In one of warfare’s great ironies the Crimean War of 1854-1856 is remembered chiefly for one act of pointless heroism which was of marginal relevance to the military outcomes. Thanks to the verses penned by Victorian England’s favorite poet, Alfred Lord Tennyson, the ill-fated charge of the Light Brigade at the battle of Balaclava has come to represent the very essence of British valor and derring-do.
British forces under the overall command of Lord Raglan had taken up positions on the heights above the small harbor of Balaclava in southern Russia. On October 25 the Russians launched a surprise assault but were repulsed first by the British infantry and then by the cavalry squadrons of the Heavy Brigade, in spite of the Russians’ markedly superior numbers.
At this point the now legendary incompetence of the generals took over, resulting in one of the great botched orders in military history. Observing the Russian retreat from a somewhat removed position, Raglan sent his adjutant with written orders to the cavalry commander, Lord Lucan, ‘to advance rapidly to the front’ and ‘to prevent the enemy carrying away the guns’. The guns in question were Turkish outposts on the heights flanking the valley on the east, which the Russians had just captured; from his lower vantage point, however, Lucan was unable to see these and assumed the order must refer to enemy artillery further down the valley.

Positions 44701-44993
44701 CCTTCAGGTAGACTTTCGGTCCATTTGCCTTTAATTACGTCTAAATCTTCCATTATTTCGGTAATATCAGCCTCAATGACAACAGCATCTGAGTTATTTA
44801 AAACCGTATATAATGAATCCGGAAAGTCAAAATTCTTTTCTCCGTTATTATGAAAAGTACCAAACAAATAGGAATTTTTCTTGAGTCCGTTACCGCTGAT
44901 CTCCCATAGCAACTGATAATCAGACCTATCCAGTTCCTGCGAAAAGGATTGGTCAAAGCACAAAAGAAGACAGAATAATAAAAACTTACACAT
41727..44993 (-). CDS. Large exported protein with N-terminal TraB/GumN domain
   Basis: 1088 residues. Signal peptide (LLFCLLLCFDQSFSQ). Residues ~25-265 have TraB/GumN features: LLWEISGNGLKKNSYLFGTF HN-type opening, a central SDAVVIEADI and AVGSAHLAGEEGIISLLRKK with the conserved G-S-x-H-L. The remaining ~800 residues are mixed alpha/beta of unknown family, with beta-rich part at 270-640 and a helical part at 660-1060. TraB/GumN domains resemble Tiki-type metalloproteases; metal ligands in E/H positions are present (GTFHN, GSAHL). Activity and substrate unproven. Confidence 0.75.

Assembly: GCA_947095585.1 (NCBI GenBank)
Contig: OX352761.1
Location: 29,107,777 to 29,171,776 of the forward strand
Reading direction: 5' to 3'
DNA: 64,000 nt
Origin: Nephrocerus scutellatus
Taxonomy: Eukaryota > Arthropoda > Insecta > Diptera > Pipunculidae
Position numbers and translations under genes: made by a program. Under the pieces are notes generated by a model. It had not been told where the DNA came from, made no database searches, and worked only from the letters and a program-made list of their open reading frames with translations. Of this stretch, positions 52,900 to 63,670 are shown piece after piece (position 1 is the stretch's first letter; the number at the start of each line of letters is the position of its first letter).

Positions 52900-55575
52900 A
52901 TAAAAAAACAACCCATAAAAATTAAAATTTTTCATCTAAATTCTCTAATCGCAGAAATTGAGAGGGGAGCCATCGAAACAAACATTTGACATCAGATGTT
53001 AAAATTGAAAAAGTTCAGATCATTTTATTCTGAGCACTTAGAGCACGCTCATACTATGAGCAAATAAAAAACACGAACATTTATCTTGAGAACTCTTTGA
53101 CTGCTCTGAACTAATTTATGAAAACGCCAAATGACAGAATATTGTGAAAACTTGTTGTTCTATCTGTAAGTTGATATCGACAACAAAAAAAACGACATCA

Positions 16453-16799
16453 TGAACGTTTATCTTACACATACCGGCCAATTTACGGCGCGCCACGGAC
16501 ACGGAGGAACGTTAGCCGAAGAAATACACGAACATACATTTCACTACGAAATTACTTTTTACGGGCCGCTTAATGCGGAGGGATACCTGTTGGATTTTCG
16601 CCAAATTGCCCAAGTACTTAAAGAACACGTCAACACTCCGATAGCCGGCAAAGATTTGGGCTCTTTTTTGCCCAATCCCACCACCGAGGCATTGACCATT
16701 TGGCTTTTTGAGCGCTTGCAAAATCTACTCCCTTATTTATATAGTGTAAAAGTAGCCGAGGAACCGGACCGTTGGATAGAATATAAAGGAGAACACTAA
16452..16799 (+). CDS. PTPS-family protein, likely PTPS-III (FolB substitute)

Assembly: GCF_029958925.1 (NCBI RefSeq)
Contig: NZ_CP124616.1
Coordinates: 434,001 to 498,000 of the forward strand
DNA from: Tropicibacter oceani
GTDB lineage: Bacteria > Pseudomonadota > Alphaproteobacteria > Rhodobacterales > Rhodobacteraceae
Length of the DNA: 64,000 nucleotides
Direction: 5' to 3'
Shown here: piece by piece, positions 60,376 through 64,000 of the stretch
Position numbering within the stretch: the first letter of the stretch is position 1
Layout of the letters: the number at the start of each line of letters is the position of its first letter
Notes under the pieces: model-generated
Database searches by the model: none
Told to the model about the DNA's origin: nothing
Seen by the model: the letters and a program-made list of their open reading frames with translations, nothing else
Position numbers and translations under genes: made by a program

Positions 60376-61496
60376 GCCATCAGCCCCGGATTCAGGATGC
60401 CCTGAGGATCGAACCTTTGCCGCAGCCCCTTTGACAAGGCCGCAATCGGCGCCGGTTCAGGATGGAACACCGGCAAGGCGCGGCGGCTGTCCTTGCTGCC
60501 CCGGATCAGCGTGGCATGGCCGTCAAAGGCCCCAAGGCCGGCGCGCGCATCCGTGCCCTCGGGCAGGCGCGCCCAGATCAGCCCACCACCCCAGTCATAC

Although he understood the futility of such an assault, Lucan reluctantly ordered his brother-in-law, Lord Cardigan, to lead his Light Brigade forward. In the ensuing charge into ‘the valley of Death’ they were sitting targets in the cross-fire from the surrounding hills and from the Russian guns ahead.
When: October 25 1854
Where: Balaclava, Crimean Peninsula, Russia
Death toll: 113 cavalrymen of the 673-strong Light Brigade were killed, and 134 wounded. Most of the horses died or had to be destroyed.
You should know: When Raglan’s adjutant saw the disastrous course on which the Light Brigade was set, he tried to divert the charge by galloping across the front of the advancing horses and gesturing frantically with his sword; to no avail because he was shot down before anyone could take heed of his warning.